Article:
Because the typical imaging presentation of SPT is also a capsulated heterogeneous pancreatic mass with cystic and solid components [9]. Calcification may be also present in some cases of SPT [10]. Endoscopic ultrasound-guided fine needle aspiration (EUS-FNA) is increasingly used for preoperative diagnostic yield of pancreatic mass [11], including undifferentiated carcinoma and SPT of the pancreas [6, 10]. However, EUS-FNA is an invasive procedure, and the operators' experience plays an important role in quality of FNA biopsy thereby determining the correct diagnosis of the tumor. In addition, EUS-FNA has limits of the risk of tumor dissemination and scant sampling of the lesion, especially for cystic–solid lesions with fluid in it. Therefore, preoperative EUS-FNA is not routinely performed for evaluation of a pancreatic mass with mixed solid and cystic components, especially when it is highly suspicious of malignancy basing on imaging [12, 13]. Preoperative EUS-FNA was not used in our case. Pathological confirmation seems to be the reliable way to prove the diagnosis of undifferentiated carcinoma of the pancreas. However, SPT with high-grade malignant transformation shares similarities in histological presentation with undifferentiated carcinoma of the pancreas, including nuclear atypia and spindle cell components [12, 14]. Immunohistochemical stains for CD10, β-catenin, vimentin, synaptophysin and chromogranin are helpful to differentiate them [3]. Of these, CD10, β-catenin and vimentin are the most consistently positive markers for SPT. Nevertheless, vimentin has previously been reported to be positive in both SPT and undifferentiated carcinoma of the pancreas [3, 10, 15]. Immunohistochemical staining of the tumor in our case were negative for both CD10 and β-catenin, but weak positive for vimentin. Combining with the findings in the HE staining, we excluded the diagnosis of SPT and made a diagnosis of undifferentiated (spindle cell) carcinoma of the pancreas with focal osteochondroid differentiation.

A relatively minimally invasive approach, such as enucleation and central pancreatectomy, is a reasonable option for the other cystic-solid pancreatic masses (including SPT, neuroendocrine tumor and cystic neoplasm of the pancreas) [16, 17]. Extended lymphadenectomy is not routinely performed for these tumors as the risk of lymph nodes metastases is very low [12, 16]. However, radical pancreatectomy is the most important part of the treatment of undifferentiated pancreatic carcinoma so far [1]. Furthermore, radical tumor excision with a more formal lymphadenectomy may be the optimal surgical strategy for patient with presumed undifferentiated pancreatic carcinoma. In our case, a mass was treated with an en bloc tumor excision with regional lymphadenectomy. However, consistent with most of the patients in previous case reports [18, 19], our patient developed early metastasis and rapid progression of disease, even after complete surgical (R0) resection. It eventually leads to her death. And she died of tumor 13 months after surgery. The postoperative inflammatory complications (pancreatic fistula and intraabdominal abscess), may play a role in the poor prognosis of our case [20]. Marcos et al. [15] described a 61-year-old woman in Germany, who underwent tumor resection with positive caudal resection margin for pancreatic spindle cell carcinoma. She received 7-months chemotherapy (gemcitabine) but subsequently died 11 months after surgery due to tumor recurrence. Oettle et al. [21] suggested that in patients with pancreatic carcinoma who undergo curative resection there is a delay in disease progression. But the impact of adjuvant chemotherapy on survival of spindle cell carcinoma of pancreas needs to be further investigated. The patient in our study declined palliative chemotherapy. The curative effect of the radiotherapy has previously been reported to be different when it was used in the management of spindle cell carcinomas of different organs (including the esophagus, uterus and prostate) [22-24]. The impact of adjuvant radiotherapy on survival of spindle cell carcinoma of pancreas remains unclear.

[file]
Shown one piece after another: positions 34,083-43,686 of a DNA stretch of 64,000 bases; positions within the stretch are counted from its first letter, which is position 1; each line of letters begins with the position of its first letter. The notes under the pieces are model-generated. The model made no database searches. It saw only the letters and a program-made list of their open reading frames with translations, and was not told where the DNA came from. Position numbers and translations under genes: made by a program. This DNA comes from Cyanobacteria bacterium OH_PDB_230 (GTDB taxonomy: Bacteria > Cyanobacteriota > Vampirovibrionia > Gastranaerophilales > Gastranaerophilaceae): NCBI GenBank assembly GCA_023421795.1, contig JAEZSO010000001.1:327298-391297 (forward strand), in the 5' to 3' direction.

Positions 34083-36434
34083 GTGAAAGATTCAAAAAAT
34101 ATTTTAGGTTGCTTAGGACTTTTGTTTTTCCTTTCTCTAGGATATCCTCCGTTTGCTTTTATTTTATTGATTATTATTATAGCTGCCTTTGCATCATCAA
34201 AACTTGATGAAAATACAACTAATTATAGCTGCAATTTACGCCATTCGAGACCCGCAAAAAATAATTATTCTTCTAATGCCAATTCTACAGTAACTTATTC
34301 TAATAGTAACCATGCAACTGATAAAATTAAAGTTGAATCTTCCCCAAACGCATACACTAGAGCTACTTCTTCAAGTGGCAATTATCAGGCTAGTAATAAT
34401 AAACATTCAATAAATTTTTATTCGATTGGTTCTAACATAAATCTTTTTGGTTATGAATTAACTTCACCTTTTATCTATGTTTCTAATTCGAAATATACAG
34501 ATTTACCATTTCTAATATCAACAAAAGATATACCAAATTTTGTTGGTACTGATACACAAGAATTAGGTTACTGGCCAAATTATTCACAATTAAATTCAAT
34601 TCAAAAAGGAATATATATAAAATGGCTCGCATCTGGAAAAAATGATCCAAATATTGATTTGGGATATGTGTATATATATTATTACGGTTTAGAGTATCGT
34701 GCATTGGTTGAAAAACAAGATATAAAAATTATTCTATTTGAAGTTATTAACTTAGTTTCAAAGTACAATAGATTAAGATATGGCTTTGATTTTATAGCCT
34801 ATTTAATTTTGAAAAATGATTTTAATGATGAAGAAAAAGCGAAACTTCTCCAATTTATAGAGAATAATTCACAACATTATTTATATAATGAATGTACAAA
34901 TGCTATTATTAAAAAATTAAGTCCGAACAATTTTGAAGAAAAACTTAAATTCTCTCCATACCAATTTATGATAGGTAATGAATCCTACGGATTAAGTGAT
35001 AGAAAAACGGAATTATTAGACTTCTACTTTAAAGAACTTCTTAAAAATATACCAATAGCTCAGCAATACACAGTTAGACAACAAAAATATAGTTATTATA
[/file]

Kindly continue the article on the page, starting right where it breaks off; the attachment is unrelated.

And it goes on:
Compared with undifferentiated pancreatic carcinoma without osteochondroid, undifferentiated pancreatic carcinoma with osteochondroid has some unique imaging and pathology features (ossification). Recognition of some features displayed in the present case may be useful in differentiating this unusual fatal tumor from the low-grade malignant SPT.

CONCLUSION

Undifferentiated pancreatic carcinoma with osteochondroid differentiation is extremely rare and is associated with poor prognosis. It should be included in the differential diagnosis of pancreatic mass lesions (especially for solid-pseudopapillary tumor of the pancreas).

Acknowledgement

The research special fund for public welfare industry of health, (201202007)

Conflict of Interest

Authors declare to have no conflict of interest.